updated 08:55 am EST, Tue March 1, 2011
Microsoft's Rahul Sood says HP failed to fight Mac
Voodoo PC founder, former HP CTO and now Microsoft Xbox GM Rahul Sood has offered both criticism and advice to HP both on Facebook and on Twitter in the past day. He argued that HP hadn't put enough faith in the Voodoo PC team and had dissolved it before really had a change to compete with Apple in industrial design. The high-end PC division had just needed a "few years of patience, and investment in our tooling/process" but was folded in quickly, with its most unique product the Envy notebooks designed to match the build quality and attention to detail of the MacBook Pro.
He also criticized HP, and other Windows PC makers, for assuming a false dichotomy between low prices and good design, referring to the tendency towards poorly made PCs at the bottom end versus Apple's high-grade industrial design. "There are ways to cut costs that don't involve cutting the customer experience," he said. "It requires broad thinking -- and there is a reason design is becoming a focus at many companies."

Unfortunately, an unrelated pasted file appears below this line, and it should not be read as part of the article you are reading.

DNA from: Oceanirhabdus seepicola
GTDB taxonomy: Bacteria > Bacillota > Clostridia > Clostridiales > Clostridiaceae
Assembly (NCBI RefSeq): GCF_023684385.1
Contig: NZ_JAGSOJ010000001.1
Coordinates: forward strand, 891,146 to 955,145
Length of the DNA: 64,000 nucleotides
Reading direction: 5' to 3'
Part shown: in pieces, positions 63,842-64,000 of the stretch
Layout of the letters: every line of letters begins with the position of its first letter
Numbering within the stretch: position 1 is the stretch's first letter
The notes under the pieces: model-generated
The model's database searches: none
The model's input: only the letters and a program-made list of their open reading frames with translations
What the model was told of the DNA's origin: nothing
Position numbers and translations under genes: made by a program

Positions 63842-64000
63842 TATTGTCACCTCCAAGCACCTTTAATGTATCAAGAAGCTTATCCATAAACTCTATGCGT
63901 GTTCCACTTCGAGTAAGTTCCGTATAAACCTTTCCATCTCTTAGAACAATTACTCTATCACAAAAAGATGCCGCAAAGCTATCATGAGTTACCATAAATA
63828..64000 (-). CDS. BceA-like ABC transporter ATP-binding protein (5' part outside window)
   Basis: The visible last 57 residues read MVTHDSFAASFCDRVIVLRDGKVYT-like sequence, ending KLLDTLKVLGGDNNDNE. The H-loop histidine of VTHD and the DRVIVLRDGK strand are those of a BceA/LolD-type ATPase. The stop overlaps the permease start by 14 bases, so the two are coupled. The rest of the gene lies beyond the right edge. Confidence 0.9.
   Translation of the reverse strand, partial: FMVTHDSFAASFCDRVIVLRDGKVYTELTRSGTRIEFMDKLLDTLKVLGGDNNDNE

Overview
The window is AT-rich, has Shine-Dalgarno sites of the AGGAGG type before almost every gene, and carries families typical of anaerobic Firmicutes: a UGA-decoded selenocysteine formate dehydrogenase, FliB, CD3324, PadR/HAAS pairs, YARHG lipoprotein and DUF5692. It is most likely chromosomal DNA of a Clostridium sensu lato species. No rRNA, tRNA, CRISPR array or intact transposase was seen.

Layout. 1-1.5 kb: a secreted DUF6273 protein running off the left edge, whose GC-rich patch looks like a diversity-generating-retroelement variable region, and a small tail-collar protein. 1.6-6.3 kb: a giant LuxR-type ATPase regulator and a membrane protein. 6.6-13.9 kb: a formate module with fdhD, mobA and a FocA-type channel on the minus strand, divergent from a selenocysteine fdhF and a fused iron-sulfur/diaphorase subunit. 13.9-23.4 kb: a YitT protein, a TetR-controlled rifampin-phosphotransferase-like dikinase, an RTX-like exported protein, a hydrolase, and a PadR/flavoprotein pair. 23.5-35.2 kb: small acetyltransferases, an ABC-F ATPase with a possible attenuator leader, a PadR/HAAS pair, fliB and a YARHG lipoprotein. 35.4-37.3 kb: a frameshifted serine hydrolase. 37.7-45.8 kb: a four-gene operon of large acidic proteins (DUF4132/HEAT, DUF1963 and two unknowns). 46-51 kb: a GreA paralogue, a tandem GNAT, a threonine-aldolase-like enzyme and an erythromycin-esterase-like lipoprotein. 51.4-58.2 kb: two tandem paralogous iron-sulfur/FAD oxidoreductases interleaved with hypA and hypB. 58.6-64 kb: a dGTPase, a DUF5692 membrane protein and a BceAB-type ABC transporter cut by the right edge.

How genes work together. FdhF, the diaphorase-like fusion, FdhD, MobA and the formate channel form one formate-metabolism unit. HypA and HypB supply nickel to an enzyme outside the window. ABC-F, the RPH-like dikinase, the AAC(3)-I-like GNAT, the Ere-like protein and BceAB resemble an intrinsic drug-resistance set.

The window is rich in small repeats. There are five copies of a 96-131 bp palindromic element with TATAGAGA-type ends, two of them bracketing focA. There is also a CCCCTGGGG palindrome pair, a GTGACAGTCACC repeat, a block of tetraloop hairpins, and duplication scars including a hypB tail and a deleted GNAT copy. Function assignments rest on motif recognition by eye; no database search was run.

The Microsoft worker also noted that many were too obsessed with specifications solely for their own sake and that few outside of Apple were paying attention to the design that users had to deal with every day. While affecting many companies, the comments were partly leveled at HP's tendency to focus heavily on loading as many features as possible but not paying attention to the subjective experience.
"Most people don't care about or pay attention to 'specs,'" Sood wrote. "They might look at memory and storage, but beyond that it's about what hits their senses... things like battery life and display size, [and] colors."
He recommended that "every executive in the PC industry should use an Apple notebook" to get a sense for how much control it had over the experience of its computers.
The comments are superficially controversial but indirectly reflected Microsoft's broader initiative in improving the experiences of Windows PCs. After having been criticized for letting hardware OEMs 'ruin' the experience with excessive unwanted software or for overly generic design, the company has taken to advising companies on streamlining their OS installs. It has gone so far as to partly shape the PCs themselves and worked closely with Samsung on the Sliding PC 7 series to create a tablet and notebook hybrid that it hoped reflected a better experience.
Despite stereotypes, many Microsoft employees are free to use non-Windows computers for work if the company's OS isn't essential. Larry "Major Nelson" Hryb, Xbox Live Programming Director, is one of the better-known Mac users at the company. [via ConceivablyTech]